honky-tonk


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hon·ky-tonk

 (hông′kē-tôngk′, hŏng′kē-tŏngk′)
n.
A cheap, noisy bar or dance hall.
adj.
1. Of or relating to such a bar or dance hall; tawdry: a honky-tonk district; honky-tonk entertainers.
2. Of, relating to, or being a type of ragtime characteristically played on a tinny-sounding piano or in a honky-tonk.
intr.v. hon·ky-tonked, hon·ky-tonk·ing, hon·ky-tonks
To visit cheap, noisy bars or dance halls.

[Perhaps from honk.]

honky-tonk

(ˈhɒŋkɪˌtɒŋk)
n
1. slang
a. a cheap disreputable nightclub, bar, etc
b. (as modifier): a honky-tonk district.
2. (Jazz) a style of ragtime piano-playing, esp on a tinny-sounding piano
3. (Music, other) a type of country music, usually performed by a small band with electric and steel guitars
4. (Music, other) (as modifier): honky-tonk music.
[C19: rhyming compound based on honk]

honk•y-tonk

(ˈhɒŋ kiˌtɒŋk, ˈhɔŋ kiˌtɔŋk)

n., adj., v. -tonked, -tonk•ing. n.
1. a cheap, noisy, garish nightclub or dance hall.
adj.
2. of or characteristic of a honky-tonk.
3. characterized by honky-tonks: the honky-tonk part of town.
4. of or pertaining to ragtime music played on a tinny-sounding upright piano.
v.i.
5. to visit honky-tonks.
Also, honk′y-tonk`y.
[1890–95, orig. uncertain]

honky-tonk

- May come from the New England dialect word honk, "to idle about," and is a rhyming duplication.
See also related terms for idleness.
ThesaurusAntonymsRelated WordsSynonymsLegend:
Noun1.honky-tonk - a cheap drinking and dancing establishmenthonky-tonk - a cheap drinking and dancing establishment
bar, barroom, ginmill, saloon, taproom - a room or establishment where alcoholic drinks are served over a counter; "he drowned his sorrows in whiskey at the bar"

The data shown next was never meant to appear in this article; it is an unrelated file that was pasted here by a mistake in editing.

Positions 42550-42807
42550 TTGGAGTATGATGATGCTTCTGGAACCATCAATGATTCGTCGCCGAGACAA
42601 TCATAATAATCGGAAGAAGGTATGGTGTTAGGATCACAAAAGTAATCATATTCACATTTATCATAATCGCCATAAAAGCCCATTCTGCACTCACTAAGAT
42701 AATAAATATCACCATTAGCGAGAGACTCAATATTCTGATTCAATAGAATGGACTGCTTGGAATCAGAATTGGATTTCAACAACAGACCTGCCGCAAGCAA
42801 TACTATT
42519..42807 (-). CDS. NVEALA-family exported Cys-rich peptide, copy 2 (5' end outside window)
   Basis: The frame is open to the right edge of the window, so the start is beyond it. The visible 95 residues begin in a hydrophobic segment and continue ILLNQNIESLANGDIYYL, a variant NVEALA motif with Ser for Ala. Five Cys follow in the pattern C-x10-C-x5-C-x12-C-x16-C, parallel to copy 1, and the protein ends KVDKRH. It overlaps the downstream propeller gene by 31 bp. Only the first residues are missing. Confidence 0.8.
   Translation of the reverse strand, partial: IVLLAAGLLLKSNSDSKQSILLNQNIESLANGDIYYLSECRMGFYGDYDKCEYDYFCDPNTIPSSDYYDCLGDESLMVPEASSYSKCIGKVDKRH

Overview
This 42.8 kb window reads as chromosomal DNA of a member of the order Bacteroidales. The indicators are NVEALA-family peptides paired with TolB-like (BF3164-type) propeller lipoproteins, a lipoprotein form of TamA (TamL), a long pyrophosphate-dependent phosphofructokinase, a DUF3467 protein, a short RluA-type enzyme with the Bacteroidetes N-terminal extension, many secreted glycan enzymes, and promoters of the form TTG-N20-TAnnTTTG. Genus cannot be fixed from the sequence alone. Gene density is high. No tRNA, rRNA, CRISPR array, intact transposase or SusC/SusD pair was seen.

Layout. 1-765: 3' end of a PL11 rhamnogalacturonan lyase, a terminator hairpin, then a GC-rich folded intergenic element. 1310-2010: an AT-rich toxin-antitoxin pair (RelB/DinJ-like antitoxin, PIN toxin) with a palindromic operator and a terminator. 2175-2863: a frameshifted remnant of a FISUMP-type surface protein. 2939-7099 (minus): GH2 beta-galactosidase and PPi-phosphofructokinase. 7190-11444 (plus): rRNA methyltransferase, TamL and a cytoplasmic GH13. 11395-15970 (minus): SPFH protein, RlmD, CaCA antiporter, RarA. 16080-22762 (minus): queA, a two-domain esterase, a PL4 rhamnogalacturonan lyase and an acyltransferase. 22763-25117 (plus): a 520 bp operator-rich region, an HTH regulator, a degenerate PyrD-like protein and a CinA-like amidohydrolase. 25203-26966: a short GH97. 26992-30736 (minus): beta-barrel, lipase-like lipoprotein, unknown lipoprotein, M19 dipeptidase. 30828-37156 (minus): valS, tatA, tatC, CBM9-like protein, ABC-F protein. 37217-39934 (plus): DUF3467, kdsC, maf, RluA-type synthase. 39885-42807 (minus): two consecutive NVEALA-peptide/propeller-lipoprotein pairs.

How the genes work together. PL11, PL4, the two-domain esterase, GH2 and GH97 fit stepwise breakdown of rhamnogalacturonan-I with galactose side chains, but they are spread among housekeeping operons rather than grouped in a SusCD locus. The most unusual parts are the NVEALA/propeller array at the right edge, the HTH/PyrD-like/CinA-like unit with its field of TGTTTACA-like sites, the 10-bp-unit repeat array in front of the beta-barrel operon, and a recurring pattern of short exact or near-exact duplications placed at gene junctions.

honky-tonk

noun
Slang. A disreputable or run-down bar or restaurant:
Slang: dive, joint.
Translations

honky-tonk

[ˈhɒŋkɪˌtɒŋk] N
1. (US) (= club) → garito m
2. (Mus) → honky-tonk m

honky-tonk

n (US inf: = country-music bar) → Schuppen m (inf)
adj music, pianoschräg; honky-tonk barSchuppen m (inf)
References in periodicals archive ?
He experienced his first success on the charts with "Room Full of Roses," and his other hits included "Stand By Me," ''Window Up Above" and the honky-tonk anthem "Don't the Girls All Get Prettier at Closing Time.
00pm Venue: Market Square, Lisburn Featuring toe tapping fun from The Blueridge Honky-Tonk and harvest themed activity from Kathleen's Attic.
The Broken Spoke: Austin's Legendary Honky-Tonk follows the history of a local Texas establishment first opened in 1964, a mile south of the Austin city limits, which became a mainstay of good food and country music.
Combining the best aspects of honky-tonk with a dash of '50s pop, South Texas Suite will thrill any country music purist.
Classic honky-tonk country is the backbone of Dale Watson's sound.
Demonstrators went past the White House in Washington DC, along iconic Fifth Avenue in New York and through the middle of Nashville's honky-tonk district.
George Jones, the "King of Broken Hearts," whose honky-tonk balladry defined the highest level of emotion-wracked country singing, died April 26 in Nashville.
Two versions of the song were recorded by the band: the familiar hit which appeared on the 45 single and a honky-tonk version entitled Country Honk with slightly different lyrics, which appeared on Let It Bleed.
THE Bluecoat may be 4,000 miles from Nashville, but on Saturday it will be transformed into the home of honky-tonk for its Above the Beaten Track music festival.
There may be no radio-friendly standouts but the end result - all dirty guitars, drawling vocals and honky-tonk piano - is a pure distillation of the messy, joyous essence of rock'n'roll itself, the Stones' finest.
Standouts include the wailing honky-tonk of Waylon Jennings' "Stop the World and Let Me Off" and Porter Wagoner's toe-tapping revenge saga "The Cold Hard Facts of Life.
cheesy outfits, honky-tonk tunes, targets for animal rights activists,